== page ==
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Democracy Dialogue: Global Conversations Inspired by Egypt’s January 25 Revolution

[Photo by Mosa'ab Elshami] [Photo by Mosa'ab Elshami]

Democracy Dialogue (DD) is a multimedia project inspired by the Egyptian revolution of January 25, 2011. Developed with a team from the Global Studies in Education (GSE) program at the University of Illinois at Urbana-Champaign, the website houses original videos and transcripts in Arabic, Urdu, Chinese, English and Korean, all licensed under the Creative Commons and available for free download.

Though the project takes Egypt’s January 25 uprising as a starting point, it aims to probe pressing global questions about the history of freedom movements, citizenship, security, equality, democracy, popular uprisings and alternative politics.

The first installment of videos is from a historic conversation that took place during the turbulent post-revolution period in Egypt in 2012 between Mohamed ElBaradei, Nobel Peace Prize laureate and former head of the Dostour Party, and Rajmohan Gandhi, grandson and biographer of Mahatma Gandhi, as well as a peace activist, former parliamentarian and retired University of Illinois professor. The pairing of these two figures speaks to the humanistic bent of this project.

[Democracy Dialogue Trailer]

Linda Herrera answered the following questions about the project:

Why did you want to launch Democracy Dialogue on the five-year anniversary of the Egyptian revolution?

The five-year anniversary of the January 25 revolution calls for commemoration and, yes, celebration. Many analysts, when referring to the Egyptian and other Arab uprisings, cavalierly invoke the tired cliché about how the “Arab Spring has turned into the Arab Winter.” While we cannot deny that much of the political, economic and social reality in the region is currently bleak—if not positively dire in countries such as Syria, Libya, Yemen and Iraq — it is not the end of the story.

The Arab uprisings, a mere five years young, are still in their infancy. However demoralizing the current situation may be, the uprisings constituted an “event,” to use the terminology of Alain Badiou in Ethics—a rupture with the past that “compels us to decide a new way of being.” Along these lines, Democracy Dialogue is intended to engage thinkers, activists, public figures, artists—young and old alike—about the meaning and practice of democracy in an age of uprisings, political turmoil, mass migrations and unimaginable opportunities for communication, spreading ideas and forging alternatives.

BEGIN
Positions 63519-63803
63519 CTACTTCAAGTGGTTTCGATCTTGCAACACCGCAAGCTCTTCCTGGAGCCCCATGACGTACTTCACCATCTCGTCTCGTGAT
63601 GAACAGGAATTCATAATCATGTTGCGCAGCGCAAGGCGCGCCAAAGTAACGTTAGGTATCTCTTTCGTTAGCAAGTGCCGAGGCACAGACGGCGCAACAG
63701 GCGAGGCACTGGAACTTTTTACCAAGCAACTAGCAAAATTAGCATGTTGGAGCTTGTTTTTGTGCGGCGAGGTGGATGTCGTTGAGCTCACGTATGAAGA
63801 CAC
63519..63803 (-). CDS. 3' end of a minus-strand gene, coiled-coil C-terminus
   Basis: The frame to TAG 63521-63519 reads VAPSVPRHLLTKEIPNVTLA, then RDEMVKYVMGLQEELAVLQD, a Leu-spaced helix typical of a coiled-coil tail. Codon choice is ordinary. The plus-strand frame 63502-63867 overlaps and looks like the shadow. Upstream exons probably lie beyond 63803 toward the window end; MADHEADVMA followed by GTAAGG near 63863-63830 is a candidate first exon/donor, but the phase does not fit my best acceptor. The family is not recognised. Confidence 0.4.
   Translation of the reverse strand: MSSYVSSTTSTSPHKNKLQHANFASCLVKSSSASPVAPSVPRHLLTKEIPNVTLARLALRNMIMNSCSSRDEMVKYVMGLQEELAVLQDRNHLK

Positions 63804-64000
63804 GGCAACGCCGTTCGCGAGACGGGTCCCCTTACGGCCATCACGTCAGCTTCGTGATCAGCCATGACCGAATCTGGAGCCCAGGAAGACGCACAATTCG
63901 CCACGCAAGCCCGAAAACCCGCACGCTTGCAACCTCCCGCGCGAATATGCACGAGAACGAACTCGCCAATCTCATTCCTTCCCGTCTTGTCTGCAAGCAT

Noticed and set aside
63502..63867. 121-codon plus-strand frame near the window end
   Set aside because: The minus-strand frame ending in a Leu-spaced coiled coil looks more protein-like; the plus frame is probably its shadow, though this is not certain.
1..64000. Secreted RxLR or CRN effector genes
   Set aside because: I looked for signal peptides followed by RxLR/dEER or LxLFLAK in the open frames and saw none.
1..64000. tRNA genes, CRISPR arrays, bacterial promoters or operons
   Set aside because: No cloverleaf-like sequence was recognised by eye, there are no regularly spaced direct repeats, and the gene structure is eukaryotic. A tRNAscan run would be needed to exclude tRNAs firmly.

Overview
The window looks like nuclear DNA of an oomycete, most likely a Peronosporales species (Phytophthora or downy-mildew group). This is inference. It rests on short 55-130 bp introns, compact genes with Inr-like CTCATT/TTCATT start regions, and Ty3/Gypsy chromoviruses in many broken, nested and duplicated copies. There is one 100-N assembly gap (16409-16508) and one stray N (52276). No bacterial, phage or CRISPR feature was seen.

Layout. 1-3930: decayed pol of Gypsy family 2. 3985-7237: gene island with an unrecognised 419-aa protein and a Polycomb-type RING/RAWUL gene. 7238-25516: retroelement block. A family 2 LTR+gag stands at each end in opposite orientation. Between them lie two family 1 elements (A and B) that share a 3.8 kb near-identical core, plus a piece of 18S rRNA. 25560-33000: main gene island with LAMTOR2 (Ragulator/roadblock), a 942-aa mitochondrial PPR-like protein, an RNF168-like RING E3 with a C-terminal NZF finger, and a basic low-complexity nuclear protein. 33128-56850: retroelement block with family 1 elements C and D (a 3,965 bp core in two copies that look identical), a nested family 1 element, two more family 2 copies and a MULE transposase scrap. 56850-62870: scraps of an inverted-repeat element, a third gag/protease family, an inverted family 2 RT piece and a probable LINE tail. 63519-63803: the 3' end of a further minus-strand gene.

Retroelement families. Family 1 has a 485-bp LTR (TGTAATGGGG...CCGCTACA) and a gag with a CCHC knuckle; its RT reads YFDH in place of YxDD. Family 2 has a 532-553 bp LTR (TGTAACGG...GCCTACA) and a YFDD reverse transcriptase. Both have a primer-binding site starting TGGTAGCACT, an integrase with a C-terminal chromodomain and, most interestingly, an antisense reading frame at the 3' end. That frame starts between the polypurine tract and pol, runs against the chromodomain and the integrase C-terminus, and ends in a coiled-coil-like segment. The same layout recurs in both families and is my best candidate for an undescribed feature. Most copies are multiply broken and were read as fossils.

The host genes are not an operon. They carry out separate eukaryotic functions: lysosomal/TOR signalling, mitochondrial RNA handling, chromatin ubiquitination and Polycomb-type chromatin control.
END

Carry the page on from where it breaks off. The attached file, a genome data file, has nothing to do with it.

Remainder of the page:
How did the encounter between Mohamed ElBaradei and Rajmohan Gandhi come into being?

The remarkable encounter between ElBaradei and Gandhi, like so many of the exceptional “events” in life, came about through the combination of serendipity and the work and support of many people.

The seeds of this project began on the occasion of the one-year anniversary of the January 25 revolution. The Egyptian Student Association invited me to speak on a panel about youth politics. One of my fellow panelists, an Egyptian researcher from the Institute for Genome Biology, Magdy al-Abady, was interested in the influence of Gandhi in Egypt. I told him that Gandhi’s grandson Rajmohan, an important historian and peace activist, was a professor on our campus. Shortly thereafter, we met with Professor Gandhi and his wife Usha. As we talked about the rising tensions and social cleavages in Egypt, Gandhi drew insightful parallels with India’s independence movement. We understood that this conversation would be of great value and interest in Egypt. On the spot, without knowing how to actualize it, I proposed to bring the Gandhis on a kind of solidarity trip to Egypt. We immediately started envisioning a meeting with youth groups and with Mohamed ElBaradei, the unifying voice of the liberal opposition at that time. Yes, we were dreaming big, but that was a time for dreaming.